Participants board the Catalina Express in Long Beach, California to make the one hour trip to the island. Once on Santa Catalina Island, the participants toured Southern California Edison's electricity generating station at Pebbly Beach, the island's primary electricity generation source. Later they boarded a semi-submersible to observe underwater life around the island.


Participants included:

April 21, 2012: First trip participants included: 1) Sam Darling, Glendale College, 2) Moriah Earley, LaSerna High School, 11th Grade, 3) Lori Wright, King-Drew High School, 11th Grade, 4) Alexandra Kidd, La Serna High School, 11th Grade, 5) Spencer Potter, Lakewood High School.      Chaperones included Sammy Darling and Norris McDonald.

 

 
October 6, 2012: Second trip participants included: 1) Carlee Shepherd, Bancroft Middle School, 2) Keiarah Mitchell, Gardena Valley Christian School, 3) Candyce Clifton, Gardena Valley Christian School, 4) Benjamin White, Mira Costa High School, 5) Darren Daniels-Stokes, King/Drew Magnet High School.  Chaperones included: Richard Hastings, Christ Center Church & Debra Hastings, Christ Center Church and Norris McDonald.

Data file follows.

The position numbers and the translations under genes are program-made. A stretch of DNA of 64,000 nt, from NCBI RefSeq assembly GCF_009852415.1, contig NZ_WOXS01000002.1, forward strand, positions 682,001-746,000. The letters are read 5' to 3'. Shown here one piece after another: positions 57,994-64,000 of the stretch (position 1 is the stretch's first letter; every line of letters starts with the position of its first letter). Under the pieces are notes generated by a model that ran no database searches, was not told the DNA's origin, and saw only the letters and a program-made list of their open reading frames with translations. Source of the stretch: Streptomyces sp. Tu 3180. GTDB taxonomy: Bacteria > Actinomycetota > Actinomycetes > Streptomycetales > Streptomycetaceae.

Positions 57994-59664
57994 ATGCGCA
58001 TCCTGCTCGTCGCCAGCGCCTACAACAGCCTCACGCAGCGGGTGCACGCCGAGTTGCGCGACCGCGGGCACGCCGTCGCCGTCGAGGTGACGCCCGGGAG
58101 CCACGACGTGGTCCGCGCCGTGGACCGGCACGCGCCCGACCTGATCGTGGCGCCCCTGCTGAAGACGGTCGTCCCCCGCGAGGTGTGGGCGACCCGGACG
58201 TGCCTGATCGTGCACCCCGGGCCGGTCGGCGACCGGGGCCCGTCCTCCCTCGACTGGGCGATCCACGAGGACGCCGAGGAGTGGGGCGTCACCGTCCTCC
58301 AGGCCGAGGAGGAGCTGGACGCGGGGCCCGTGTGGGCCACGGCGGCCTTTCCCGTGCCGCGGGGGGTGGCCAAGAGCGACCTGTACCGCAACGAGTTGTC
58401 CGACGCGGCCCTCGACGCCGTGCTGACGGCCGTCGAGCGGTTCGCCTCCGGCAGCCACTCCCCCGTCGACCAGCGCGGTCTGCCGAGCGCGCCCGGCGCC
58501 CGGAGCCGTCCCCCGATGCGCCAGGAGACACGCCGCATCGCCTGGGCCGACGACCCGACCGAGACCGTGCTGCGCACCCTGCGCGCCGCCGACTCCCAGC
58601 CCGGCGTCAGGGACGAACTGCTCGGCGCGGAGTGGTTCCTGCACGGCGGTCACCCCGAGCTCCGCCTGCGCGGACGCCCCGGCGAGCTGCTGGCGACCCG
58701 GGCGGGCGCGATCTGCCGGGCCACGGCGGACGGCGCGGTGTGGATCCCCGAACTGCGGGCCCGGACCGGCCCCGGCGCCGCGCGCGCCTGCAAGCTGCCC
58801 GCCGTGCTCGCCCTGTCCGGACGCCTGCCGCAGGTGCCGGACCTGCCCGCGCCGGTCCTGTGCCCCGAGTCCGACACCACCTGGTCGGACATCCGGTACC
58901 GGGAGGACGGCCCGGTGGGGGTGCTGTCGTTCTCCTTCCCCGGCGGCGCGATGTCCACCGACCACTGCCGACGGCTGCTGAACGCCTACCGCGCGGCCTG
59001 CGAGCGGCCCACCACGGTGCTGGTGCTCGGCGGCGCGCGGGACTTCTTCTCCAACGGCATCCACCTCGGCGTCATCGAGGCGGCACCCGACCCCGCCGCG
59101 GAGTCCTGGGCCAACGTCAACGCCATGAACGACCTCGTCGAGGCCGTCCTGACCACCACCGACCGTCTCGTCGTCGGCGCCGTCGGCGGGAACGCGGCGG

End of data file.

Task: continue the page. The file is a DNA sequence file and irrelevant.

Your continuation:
October 13, 2012: Third trip participants included: 1) Tia Bondley, 15, Centennial High School, 2) Kelsee Williams, 14, Bellflower High School, 3) Raejonette Morgan, 12, LaTiera, 4) Khalilah Muhammad, 13, New Designs Charter School-Watts, 5) Nekko Williams, 17, Home Schooled K-12.  Chaperones included Bernard Peyton and Norris McDonald.
 
 

 
The Compton To Catalina Program is being operated thanks to a grant from Southern California Edison.

The purpose of the program is to expose young people from Compton to the Pacific Ocean and an incredibly beautiful island. People take it for granted that the vast majority of these kids never get on the water and many people live their entire lives without directly experiencing the Pacific Ocean even though they live within five or ten miles of it. We believe that such early exposure to this environment could lead to a lifelong environmental stewardship ethic.